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Seventeenth Sunday in Ordinary Time Year C (24/07/2022)

Genesis 18:20-32; Psalm 138; Colossians 2:12-14; Luke 11:1-13"

Pray without ceasing. In all circumstances give thanks, for this is the will of God for you in Christ Jesus." (1 Thessalonians 5:17-18)

We are to pray always; never stop praying and give thanks to God in every situation in our life. When asked "How are you?" most of us reply,  "We thank God."  That is the right attitude.  That is prayer?  How should we pray?  Why should we pray?  The entire life of a Christian should be a prayer offered to God.

Our first reading today is an example of intercessory prayer.  Abraham is pleading with the LORD for the righteous if they be found in Sodom and Gomorrah.  He says, "Will you sweep away the innocent with the guilty?  Suppose there were fifty innocent people in the city; would you wipe out the place, rather than spare it for the sake of the fifty innocent people within it?  Far be it from you to do such a thing, to make the innocent die with the guilty so that the innocent and the guilty would be treated alike!  Should not the judge of all the world act with justice?" Abraham continues his plea for the city by reducing the number of righteous persons by five each time. Finally the LORD tells him he will spare the city if only ten righteous persons be found in it.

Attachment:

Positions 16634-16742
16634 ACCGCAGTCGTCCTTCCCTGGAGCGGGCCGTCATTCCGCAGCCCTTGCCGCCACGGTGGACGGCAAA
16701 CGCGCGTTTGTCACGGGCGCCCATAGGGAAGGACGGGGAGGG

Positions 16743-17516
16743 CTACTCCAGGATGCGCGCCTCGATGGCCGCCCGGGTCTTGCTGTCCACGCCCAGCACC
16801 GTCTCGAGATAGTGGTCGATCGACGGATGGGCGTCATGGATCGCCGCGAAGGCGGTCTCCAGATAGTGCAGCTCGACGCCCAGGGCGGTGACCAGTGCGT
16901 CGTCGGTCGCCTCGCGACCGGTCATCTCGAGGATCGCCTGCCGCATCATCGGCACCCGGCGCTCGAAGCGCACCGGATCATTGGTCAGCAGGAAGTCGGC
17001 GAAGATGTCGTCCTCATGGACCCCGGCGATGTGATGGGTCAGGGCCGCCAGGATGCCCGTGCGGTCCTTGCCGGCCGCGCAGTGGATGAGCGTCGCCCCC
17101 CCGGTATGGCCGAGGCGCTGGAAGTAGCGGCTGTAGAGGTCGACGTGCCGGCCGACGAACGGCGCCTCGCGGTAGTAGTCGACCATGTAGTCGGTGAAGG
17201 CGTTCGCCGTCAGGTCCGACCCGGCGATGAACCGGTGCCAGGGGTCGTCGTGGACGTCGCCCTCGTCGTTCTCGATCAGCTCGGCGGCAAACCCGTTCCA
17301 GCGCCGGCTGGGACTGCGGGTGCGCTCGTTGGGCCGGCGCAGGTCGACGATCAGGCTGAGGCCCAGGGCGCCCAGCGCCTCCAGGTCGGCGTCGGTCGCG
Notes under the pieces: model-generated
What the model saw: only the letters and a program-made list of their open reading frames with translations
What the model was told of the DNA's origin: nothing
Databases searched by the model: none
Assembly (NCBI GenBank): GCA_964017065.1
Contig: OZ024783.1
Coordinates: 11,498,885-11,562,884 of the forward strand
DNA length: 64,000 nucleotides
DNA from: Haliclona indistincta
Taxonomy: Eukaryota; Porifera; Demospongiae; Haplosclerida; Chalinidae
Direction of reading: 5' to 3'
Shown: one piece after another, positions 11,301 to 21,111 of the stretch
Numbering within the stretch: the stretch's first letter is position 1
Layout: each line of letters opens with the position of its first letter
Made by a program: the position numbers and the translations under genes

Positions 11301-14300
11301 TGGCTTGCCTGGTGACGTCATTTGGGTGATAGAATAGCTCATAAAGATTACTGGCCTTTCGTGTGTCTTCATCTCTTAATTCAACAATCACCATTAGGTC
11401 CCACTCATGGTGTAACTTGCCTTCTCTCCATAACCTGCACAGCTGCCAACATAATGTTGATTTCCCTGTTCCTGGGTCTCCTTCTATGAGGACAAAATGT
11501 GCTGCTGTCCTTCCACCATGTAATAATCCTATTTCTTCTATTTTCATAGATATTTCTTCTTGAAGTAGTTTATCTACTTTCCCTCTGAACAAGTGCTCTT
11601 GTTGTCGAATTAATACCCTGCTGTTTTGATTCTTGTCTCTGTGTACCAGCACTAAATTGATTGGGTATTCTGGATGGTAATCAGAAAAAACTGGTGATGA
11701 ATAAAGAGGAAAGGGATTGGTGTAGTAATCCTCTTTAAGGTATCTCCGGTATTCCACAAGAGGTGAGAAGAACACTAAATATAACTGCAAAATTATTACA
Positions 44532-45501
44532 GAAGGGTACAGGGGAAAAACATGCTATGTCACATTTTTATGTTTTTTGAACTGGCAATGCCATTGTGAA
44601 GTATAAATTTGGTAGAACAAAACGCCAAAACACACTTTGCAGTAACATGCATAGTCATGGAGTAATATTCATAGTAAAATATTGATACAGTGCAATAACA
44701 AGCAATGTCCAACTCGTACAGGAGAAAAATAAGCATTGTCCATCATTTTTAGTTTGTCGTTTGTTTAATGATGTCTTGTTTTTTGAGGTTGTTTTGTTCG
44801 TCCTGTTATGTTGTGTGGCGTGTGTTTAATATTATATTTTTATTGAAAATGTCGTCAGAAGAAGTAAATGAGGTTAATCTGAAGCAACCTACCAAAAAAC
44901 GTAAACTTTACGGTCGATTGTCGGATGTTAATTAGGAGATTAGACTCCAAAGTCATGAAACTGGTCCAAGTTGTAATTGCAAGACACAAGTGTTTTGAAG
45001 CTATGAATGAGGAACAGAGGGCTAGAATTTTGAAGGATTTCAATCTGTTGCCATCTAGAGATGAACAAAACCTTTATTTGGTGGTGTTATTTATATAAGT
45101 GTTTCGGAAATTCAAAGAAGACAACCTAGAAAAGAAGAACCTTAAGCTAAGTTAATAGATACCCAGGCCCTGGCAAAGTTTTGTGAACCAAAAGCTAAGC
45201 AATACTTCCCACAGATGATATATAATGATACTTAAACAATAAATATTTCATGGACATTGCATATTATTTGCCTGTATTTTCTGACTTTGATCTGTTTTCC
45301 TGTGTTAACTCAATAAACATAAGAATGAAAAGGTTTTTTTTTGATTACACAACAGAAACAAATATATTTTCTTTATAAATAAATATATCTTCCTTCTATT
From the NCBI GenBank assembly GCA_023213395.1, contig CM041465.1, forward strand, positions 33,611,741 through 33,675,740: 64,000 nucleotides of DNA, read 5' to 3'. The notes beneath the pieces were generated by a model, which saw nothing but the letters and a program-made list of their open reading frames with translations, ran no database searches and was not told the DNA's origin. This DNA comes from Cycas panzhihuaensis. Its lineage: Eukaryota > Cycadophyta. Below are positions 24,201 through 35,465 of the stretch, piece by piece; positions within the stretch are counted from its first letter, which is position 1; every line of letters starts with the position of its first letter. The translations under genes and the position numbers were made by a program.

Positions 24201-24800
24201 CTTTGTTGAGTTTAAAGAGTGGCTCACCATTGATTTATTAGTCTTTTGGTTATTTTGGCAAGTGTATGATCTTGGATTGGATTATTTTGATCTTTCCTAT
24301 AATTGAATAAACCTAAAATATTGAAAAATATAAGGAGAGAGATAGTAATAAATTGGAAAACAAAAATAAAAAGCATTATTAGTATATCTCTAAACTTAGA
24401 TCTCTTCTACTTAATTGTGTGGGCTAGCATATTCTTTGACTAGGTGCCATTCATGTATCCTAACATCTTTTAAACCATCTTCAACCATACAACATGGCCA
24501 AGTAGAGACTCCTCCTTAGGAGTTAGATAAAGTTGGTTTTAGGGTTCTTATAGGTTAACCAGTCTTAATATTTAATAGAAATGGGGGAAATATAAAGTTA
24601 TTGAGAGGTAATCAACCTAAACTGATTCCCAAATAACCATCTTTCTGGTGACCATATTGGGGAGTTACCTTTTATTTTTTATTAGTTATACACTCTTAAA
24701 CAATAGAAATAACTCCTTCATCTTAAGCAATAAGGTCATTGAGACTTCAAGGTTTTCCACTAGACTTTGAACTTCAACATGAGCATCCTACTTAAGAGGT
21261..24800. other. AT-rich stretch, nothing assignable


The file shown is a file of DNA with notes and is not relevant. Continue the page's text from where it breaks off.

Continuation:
This is one way a Christian should pray because this was exactly what Jesus did for us on his Cross on Calvary. As St Paul tells us in our second reading today, God made us alive with Christ "having forgiven us all our trespasses" "nailing it to the cross." Jesus is the only truly righteous and innocent person who interceded for us on the cross and God heard his prayer by raising him from the dead

In today's Gospel reading the disciples notice Jesus praying “in a certain place.”  They ask him to teach them to pray just as John the Baptist had taught his disciples.  Jesus teaches them a simple daily prayer, a version of the most famous Christian prayer, the Our Father, or the Lord's Prayer.  It begins with a prayer of praise and glorification.   We pray that God's name will be recognized as holy ("Hallowed be your name") and that his rule, his governance and authority over all peoples will be established (Your kingdom come). Next comes a prayer of petition first for bread ("Give us each day our daily bread"), a petition for forgiveness ("..and forgive us our sins, for we ourselves forgive every one who is indebted to us") and a petition for deliverance  ("and lead us not into temptation").

Jesus goes on to tell a parable to reassure us that God answers prayers.  God always answers prayers even if he does not answer at the time we want or in the manner we want.  Jesus tells a parable about a persistent neighbor who asks a friend for bread at midnight.  The friend is already in bed and has no desire to disturb his family by opening the door.  But because the neighbor is persistent, the sleeping man gets up and gives him all that he needs.  If a neighbor is willing to help us if we are persistent enough, how could God not respond to our requests?  And so for Jesus prayer is persistence; we must continue knocking on the door until God answers us.  If we seek, we will get a response. If a human father, with all his faults, knows how to give good gifts to his children, how much more will our heavenly Father give us?  Father, teach me to pray as Jesus did with his life as a sacrifice; let the whole of my life be a prayer to you. Hallowed be thy name; thy kingdom come.

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